In this video, we'll introduce the idea of a dynamic range and show you why you might want to use one.
Let's take a look.
In this first worksheet, we have a list of 10 properties set up in a normal way. If we check the formulas that summarize this data to the right, you can see that each formula refers to a standard range of cells.
So, what happens if I add some more properties to this list? Let's try it out and see. On the data worksheet, I have data for another six properties. I'll copy this data and paste it below the original set of properties.
As you can see, none of the formulas has calculated new values. That's because none of of the references in the formulas have changed. They're all still pointing the their originally defined ranges.
We can of course update each formula manually and extend each range to include the new properties.
However, let's look at another way to approach this problem using a dynamic range. On the Dynamic tab, we have the same 10 properties. This time, however, the properties are defined as an Excel table named Table1.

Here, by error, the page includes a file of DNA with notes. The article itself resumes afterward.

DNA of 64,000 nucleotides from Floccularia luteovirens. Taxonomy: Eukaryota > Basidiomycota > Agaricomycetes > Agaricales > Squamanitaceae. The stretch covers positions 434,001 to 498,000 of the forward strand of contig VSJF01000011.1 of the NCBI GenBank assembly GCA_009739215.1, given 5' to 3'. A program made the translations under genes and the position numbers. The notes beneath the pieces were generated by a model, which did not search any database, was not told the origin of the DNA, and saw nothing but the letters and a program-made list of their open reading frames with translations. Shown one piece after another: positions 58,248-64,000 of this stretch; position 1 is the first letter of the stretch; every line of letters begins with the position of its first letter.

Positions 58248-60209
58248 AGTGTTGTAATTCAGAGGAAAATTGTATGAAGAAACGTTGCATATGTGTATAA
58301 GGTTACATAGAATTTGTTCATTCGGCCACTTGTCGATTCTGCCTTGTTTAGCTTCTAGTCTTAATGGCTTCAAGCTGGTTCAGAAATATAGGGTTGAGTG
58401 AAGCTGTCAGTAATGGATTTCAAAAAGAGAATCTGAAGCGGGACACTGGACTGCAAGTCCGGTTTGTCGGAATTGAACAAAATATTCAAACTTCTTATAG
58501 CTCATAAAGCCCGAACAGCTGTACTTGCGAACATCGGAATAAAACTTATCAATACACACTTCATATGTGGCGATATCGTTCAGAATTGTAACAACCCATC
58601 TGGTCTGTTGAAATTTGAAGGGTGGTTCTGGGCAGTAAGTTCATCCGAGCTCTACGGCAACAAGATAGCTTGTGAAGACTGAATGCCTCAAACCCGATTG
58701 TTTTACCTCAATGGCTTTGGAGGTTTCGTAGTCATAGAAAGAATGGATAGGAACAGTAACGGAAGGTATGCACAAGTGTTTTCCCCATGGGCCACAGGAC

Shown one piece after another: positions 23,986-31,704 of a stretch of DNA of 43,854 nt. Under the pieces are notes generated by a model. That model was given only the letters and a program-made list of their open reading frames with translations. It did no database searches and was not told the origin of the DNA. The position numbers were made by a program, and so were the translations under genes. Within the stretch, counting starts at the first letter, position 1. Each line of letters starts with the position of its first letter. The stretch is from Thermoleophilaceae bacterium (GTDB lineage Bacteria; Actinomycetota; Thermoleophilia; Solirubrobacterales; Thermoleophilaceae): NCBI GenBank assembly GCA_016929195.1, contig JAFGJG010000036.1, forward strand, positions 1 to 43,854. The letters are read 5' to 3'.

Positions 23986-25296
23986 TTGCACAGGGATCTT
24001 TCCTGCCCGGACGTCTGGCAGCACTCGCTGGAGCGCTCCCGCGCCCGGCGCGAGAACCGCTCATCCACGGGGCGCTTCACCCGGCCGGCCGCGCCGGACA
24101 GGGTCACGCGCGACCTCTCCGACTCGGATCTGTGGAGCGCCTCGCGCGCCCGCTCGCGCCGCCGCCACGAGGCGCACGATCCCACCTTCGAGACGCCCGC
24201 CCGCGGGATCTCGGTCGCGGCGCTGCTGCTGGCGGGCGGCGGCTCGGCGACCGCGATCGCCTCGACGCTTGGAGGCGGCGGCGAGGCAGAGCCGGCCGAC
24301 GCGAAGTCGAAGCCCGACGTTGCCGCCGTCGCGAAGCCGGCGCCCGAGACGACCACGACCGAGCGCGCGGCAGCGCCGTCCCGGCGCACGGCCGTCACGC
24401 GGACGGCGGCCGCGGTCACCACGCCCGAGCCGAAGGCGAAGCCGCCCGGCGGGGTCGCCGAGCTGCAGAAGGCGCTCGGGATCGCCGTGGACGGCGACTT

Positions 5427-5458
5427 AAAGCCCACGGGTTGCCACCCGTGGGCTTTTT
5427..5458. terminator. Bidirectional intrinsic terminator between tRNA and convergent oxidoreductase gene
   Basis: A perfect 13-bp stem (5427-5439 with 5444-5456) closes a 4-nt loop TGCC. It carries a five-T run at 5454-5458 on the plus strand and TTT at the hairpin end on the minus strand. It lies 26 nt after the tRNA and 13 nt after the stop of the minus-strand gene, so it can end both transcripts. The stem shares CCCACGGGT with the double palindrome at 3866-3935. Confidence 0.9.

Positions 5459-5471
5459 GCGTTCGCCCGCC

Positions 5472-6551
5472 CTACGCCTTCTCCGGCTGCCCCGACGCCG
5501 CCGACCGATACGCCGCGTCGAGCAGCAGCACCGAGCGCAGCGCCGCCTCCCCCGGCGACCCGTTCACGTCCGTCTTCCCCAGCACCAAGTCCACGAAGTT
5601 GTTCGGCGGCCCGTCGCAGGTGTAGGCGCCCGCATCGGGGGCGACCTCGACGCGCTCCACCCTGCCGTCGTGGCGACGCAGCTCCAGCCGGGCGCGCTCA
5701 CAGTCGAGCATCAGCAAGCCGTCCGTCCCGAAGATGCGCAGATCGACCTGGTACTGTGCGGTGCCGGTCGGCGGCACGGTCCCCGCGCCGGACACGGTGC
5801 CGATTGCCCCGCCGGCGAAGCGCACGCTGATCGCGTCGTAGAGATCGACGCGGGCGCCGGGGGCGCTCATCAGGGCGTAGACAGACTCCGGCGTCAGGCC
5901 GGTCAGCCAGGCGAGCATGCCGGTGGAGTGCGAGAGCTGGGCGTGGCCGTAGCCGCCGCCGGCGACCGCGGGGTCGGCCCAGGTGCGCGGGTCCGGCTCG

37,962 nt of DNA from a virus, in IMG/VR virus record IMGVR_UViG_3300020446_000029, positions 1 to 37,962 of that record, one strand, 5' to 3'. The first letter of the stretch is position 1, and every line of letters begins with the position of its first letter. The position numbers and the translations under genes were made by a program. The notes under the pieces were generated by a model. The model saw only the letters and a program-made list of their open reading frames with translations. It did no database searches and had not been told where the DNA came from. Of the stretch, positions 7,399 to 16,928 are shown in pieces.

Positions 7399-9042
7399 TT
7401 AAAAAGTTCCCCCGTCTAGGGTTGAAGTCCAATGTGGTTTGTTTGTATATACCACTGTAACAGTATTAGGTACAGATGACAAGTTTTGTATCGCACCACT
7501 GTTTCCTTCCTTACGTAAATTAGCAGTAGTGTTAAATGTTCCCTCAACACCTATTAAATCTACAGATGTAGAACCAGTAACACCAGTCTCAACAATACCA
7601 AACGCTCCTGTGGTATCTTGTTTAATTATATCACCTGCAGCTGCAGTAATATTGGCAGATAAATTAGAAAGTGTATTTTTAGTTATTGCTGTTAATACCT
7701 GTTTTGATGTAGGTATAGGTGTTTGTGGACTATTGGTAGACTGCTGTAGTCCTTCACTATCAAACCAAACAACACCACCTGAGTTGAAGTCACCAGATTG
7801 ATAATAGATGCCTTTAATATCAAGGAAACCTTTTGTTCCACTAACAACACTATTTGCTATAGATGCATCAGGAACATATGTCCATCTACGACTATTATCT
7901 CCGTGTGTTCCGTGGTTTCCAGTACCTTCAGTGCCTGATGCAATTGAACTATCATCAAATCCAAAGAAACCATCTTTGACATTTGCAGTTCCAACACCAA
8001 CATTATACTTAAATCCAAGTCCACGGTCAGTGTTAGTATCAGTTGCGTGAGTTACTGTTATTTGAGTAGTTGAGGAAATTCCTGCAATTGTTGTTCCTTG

If we check the formulas that are summarizing this data, you can see that they all refer to parts of the table using a special syntax called structural references. When you use tables in Excel, these type of references are automatic, and powerful.
One of the coolest features of tables is that they are dynamic. As you add or remove data, the range defined by the table automatically grows and shrinks as needed.
To show you how this works, I'll copy and paste the extra data into below the table. Now, since the table range is dynamic, you can see that the summary formulas are showing new results. In each case, the reference inside the formula has been updated to include the new property data.
Likewise, if I remove a couple of rows, you can see that the table responds instantly.
So, in short, a dynamic range is a range that automatically changes to fit the data. Its a powerful concept that you'll often see in advanced reports, dashboards, and other models.
Although there are several methods you can use to create a dynamic range, a table is by far the easiest way. And, unless you're building a professional model, a table is the logical place to start.
The Excel AVERAGE function calculates the average (arithmetic mean) of supplied numbers. AVERAGE can handle up to 255 individual arguments, which can include numbers, cell references, ranges, arrays, and constants.